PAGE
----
"He came and told me, and I started to argue with him," Vince said. "But they teach you how to argue in law school, and he was on the debate team. The argument lasted about 15 seconds."
At the age of 28, Derek walked away from a promising law career to become a graduate assistant on Jim Donnan's staff at Georgia in 1996. To eliminate a potential conflict of interest, he even coached for free.
After leaving Georgia, Derek Dooley coached wide receivers at SMU for two seasons before he was hired by Nick Saban at LSU in 2000. Dooley spent five seasons on Saban's LSU staff and coached tight ends, running backs and special teams. He also worked as Saban's recruiting coordinator at LSU, helping the Tigers sign many of the players who led them to the 2003 BCS national championship.
Dooley followed Saban to the NFL's Miami Dolphins in 2005, coaching the team's tight ends for two seasons. But when Saban was ready to leave for Alabama after the 2006 season, Dooley decided it was time to get a program of his own. He was hired at Louisiana Tech, which had only one winning campaign in the previous five seasons.
Louisiana Tech went 5-7 in Dooley's first season. The next season, the Bulldogs went 8-5 and won their first bowl game in 31 years, beating Northern Illinois 17-10 in the 2008 Independence Bowl. This past season, the Bulldogs finished 4-8, losing five of their last six games.
After his team struggled mightily this past season, Dooley wasn't sure he'd be in position to get a job like Tennessee.
"All I wanted was a chance to get in front of them," Dooley said.
When Dooley interviewed with Tennessee athletic director Mike Hamilton in Atlanta on Thursday, he handed him a thick three-ring binder. Inside was the blueprint of Dooley's program. It included everything from a yearly calendar, staff expectations, training camp schedule, game-day operations and his recruiting philosophy.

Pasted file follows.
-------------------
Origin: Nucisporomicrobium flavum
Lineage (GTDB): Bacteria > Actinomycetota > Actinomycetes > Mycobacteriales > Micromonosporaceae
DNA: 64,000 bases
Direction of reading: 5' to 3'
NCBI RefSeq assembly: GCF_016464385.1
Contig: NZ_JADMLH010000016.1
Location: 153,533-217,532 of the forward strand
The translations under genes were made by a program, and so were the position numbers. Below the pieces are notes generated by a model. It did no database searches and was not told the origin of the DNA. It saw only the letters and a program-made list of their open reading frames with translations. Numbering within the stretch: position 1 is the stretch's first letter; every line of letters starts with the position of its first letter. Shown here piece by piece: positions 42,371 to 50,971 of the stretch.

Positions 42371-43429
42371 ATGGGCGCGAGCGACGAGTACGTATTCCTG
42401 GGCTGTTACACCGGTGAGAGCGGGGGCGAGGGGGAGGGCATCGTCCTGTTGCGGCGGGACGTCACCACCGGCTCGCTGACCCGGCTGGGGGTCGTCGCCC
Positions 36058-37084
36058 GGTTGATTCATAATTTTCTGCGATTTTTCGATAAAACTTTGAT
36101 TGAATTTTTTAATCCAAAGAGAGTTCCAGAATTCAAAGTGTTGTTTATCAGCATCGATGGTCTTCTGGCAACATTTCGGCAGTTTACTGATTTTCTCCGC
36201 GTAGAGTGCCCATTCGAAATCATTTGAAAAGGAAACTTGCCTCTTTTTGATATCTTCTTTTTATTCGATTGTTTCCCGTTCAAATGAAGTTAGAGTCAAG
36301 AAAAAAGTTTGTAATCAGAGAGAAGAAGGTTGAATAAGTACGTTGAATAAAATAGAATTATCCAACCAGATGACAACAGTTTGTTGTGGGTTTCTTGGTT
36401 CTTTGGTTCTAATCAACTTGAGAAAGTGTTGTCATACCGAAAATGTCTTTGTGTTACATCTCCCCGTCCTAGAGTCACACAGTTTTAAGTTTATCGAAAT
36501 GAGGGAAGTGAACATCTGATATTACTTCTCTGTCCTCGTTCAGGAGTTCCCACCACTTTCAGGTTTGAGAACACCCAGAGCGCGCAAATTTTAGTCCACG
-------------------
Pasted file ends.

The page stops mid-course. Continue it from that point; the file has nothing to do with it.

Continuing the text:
"What's not in there?" Dooley joked.
While Dooley said his program mirrors much of what Saban used to win BCS national championships at LSU and Alabama, his program isn't exactly the same.
"It's very similar structurally, philosophically and organizationally," Dooley said. "But I'm a different personality from Nick. I've never tried to be Nick; not that there's anything bad with being Nick. But I have my own personality."
In the end, the Volunteers chose Dooley over Houston's Kevin Sumlin. Muschamp, Utah's Kyle Whittingham, Air Force's Troy Calhoun and Duke's David Cutcliffe also were contacted about filling the position.
Dooley said the struggles of trying to get Louisiana Tech turned around will help him at Tennessee. In addition to coaching the Bulldogs, he had served as Louisiana Tech's athletic director since March 2008.
"I can't tell you how much the last three years at Louisiana Tech have prepared me for this," Dooley said. "How I know is because the first two or three weeks at Louisiana Tech [in 2007] were so chaotic. No matter how much experience you have as an assistant coach, you're never going to be prepared for that moment when you become a head coach. But right now, I'm really calm."
Dooley's poise showed in his introductory news conference in Knoxville on Friday night. He talked about how he plans to embrace Tennessee's rich traditions: running through the "T," former coaches Johnny Majors and Phillip Fulmer and Neyland Stadium's checkerboard end zones. It was exactly what Tennessee's jilted fans needed to hear, and it didn't hurt that they were hearing Dooley's words spoken with a distinct Southern accent.
"To me, that's what makes college football so great," Dooley said. "Every university has a unique culture. It's not the NFL. It's not cookie-cutter, where you don't have a heart and soul at every university. It's what I love. The history and culture and traditions are so much more than what I'll ever do here. That's why I'm so humbled and honored to have this job. The traditions are so important; it's a serious fabric of this university."
Dooley plans to embrace those traditions. But it might not be that easy for his father.
On Oct. 9, a Dooley will again be coaching at Georgia's Sanford Stadium. But Derek Dooley won't be coaching the Bulldogs.
"There's no hesitation about my wife wearing orange," Vince Dooley said. "I might subtly and very conservatively wear something orange."
Mark Schlabach covers college football and men's college basketball for ESPN.com. You can contact him at email@example.com.